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Latest News

EconCore licenses technology for thermoplastic honeycomb panels to a leading non-woven manufacturer EconCore, the technology provider for continuous production of honeycomb sandwich materials, has signed a license agreement with a leading non-woven manufacturer.

[view details]03-04-2019

EconCore to highlight lightweight honeycomb production technology for transportation at TMC19 EconCore will be exhibiting at TMC19 in Atlanta, Georgia, USA from 18th-21st March.

[view details]19-03-2019

EconCore to showcase new high-performance honeycomb technology at JEC World 2019 in Paris New material for aircraft and railway interior components

[view details]19-02-2019

Steel composite panels from Tata cut trailer weight by 22% Tesco is trialling eight demonstrator trailers as part of a project, funded by Innovate UK, to test prototype units which are 22% lighter than conventional double-deckers.

[view details]12-02-2019

Covestro and EconCore join forces in composites development Polycarbonate applications in mass transportation - Fire, smoke and toxicity (FST)-performing honeycomb cores and panels

[view details]30-01-2019

Task-distribution

Technology_SandwichTechnology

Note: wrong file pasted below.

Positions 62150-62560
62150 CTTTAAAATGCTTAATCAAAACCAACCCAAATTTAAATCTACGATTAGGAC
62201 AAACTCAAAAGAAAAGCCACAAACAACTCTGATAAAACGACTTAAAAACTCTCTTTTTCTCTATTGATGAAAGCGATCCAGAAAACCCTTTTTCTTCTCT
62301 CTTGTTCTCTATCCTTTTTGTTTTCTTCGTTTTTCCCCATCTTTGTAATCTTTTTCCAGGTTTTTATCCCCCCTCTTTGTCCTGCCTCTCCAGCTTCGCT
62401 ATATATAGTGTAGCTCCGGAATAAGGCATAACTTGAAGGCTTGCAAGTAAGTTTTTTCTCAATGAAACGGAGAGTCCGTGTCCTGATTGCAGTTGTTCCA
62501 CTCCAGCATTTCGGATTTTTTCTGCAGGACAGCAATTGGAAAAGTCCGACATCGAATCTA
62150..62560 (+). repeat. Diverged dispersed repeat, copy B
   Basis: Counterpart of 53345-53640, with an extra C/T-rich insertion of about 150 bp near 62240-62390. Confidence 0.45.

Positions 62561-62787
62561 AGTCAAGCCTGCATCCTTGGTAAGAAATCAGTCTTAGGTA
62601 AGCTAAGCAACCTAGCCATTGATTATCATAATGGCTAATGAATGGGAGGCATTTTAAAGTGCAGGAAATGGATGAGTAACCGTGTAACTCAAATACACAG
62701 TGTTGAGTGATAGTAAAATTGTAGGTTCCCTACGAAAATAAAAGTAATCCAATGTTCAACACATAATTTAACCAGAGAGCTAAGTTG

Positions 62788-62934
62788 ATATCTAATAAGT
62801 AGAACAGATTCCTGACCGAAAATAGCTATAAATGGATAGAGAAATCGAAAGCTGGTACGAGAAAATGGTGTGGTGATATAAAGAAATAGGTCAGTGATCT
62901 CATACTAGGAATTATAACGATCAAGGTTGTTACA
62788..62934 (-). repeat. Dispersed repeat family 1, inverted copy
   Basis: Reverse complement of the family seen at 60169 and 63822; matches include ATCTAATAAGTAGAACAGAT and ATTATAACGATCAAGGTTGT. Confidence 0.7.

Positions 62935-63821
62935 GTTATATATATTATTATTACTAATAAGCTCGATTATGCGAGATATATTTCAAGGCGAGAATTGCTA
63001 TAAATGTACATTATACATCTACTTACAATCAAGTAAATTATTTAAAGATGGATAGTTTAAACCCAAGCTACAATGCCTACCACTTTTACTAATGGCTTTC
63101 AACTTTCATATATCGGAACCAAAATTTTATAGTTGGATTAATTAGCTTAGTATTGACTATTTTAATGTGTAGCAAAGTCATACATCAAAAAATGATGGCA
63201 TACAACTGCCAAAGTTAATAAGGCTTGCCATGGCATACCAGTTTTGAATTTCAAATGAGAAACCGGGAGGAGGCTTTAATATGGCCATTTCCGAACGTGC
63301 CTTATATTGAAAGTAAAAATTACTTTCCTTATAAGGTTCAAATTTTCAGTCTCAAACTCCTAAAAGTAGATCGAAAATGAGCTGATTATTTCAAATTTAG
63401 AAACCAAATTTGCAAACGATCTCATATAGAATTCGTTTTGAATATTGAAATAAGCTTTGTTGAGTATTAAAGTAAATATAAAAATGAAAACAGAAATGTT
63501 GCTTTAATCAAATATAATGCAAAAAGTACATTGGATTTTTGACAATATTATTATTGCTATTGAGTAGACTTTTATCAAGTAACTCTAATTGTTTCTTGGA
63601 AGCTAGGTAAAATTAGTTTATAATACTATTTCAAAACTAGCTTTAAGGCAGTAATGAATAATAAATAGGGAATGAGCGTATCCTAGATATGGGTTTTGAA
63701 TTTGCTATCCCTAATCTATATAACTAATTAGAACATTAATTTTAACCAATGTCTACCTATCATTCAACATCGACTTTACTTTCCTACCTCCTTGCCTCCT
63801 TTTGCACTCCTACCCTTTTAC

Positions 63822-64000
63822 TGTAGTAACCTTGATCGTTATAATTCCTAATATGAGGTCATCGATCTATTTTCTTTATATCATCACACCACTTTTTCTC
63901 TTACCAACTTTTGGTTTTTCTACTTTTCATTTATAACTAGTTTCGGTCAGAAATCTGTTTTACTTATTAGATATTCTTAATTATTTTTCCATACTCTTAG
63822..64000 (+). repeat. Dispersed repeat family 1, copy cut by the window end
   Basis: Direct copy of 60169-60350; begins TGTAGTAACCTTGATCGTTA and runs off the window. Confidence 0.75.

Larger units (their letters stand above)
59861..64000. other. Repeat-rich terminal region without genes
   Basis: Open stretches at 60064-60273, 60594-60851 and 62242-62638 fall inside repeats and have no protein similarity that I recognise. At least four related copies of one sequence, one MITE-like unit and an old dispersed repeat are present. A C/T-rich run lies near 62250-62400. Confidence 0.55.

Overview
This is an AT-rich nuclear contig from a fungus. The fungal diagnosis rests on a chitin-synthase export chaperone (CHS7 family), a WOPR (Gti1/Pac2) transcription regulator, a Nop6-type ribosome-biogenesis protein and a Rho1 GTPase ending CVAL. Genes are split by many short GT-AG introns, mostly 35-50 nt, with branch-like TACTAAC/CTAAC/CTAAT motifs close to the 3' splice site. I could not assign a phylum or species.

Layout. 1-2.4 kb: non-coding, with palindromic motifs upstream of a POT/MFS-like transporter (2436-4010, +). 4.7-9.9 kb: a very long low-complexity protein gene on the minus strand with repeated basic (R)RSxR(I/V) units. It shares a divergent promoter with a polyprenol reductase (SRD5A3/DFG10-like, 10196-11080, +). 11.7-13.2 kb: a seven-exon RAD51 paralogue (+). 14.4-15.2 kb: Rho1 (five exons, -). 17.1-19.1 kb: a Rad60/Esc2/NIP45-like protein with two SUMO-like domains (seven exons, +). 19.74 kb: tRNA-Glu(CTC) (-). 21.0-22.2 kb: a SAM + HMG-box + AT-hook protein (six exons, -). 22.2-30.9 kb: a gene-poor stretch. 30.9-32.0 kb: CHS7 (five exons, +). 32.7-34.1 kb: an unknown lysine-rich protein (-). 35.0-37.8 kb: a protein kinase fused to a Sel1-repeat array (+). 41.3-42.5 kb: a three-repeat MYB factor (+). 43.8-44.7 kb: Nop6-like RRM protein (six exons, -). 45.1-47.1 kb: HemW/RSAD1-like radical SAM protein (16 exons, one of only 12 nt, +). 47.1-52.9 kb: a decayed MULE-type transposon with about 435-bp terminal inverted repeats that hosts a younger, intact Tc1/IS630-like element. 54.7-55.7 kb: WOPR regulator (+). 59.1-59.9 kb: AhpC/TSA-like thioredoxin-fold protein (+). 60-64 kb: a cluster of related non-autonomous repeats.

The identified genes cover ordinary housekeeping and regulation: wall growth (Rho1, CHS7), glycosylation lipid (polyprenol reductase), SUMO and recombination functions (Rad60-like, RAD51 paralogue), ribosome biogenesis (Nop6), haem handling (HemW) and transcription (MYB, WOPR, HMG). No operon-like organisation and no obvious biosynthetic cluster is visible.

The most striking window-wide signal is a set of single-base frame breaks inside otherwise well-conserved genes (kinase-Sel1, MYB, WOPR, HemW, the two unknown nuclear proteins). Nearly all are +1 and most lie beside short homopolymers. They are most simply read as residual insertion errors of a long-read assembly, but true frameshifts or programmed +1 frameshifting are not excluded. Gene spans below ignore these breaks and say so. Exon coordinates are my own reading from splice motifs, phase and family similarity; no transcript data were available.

The task of the core
In lightweight sandwich constructions the core is usually relatively thick and has a much lower density compared to the skins. The primary mechanical requirement for the core layer is to prevent the movement of the skins relative to each other (in-plane and out-of-plane). Sufficient out-of-plane compression properties of the sandwich core are required to support the skins to maintain their distance from the neutral axis, to prevent them from buckling and to restrict their deformations due to local out-of-plane loads. Furthermore, sufficient out-of-plane shear properties of the core are demanded to restrict in-plane displacement of the skins relative to each other due to bending moments and transverse loads. The core layer can furthermore have additional functions e.g. thermal and acoustic isolation or energy absorption during impact.

The task of the skins
The skin layers in sandwich constructions carry the in-plane tensile/compression stresses and in-plane shear stresses. They are usually relatively thin and have a high stiffness and strength. In addition to high mechanical in-plane properties per weight the skin material usually has to fulfill also other requirements like low costs, high surface quality and good impact performance.



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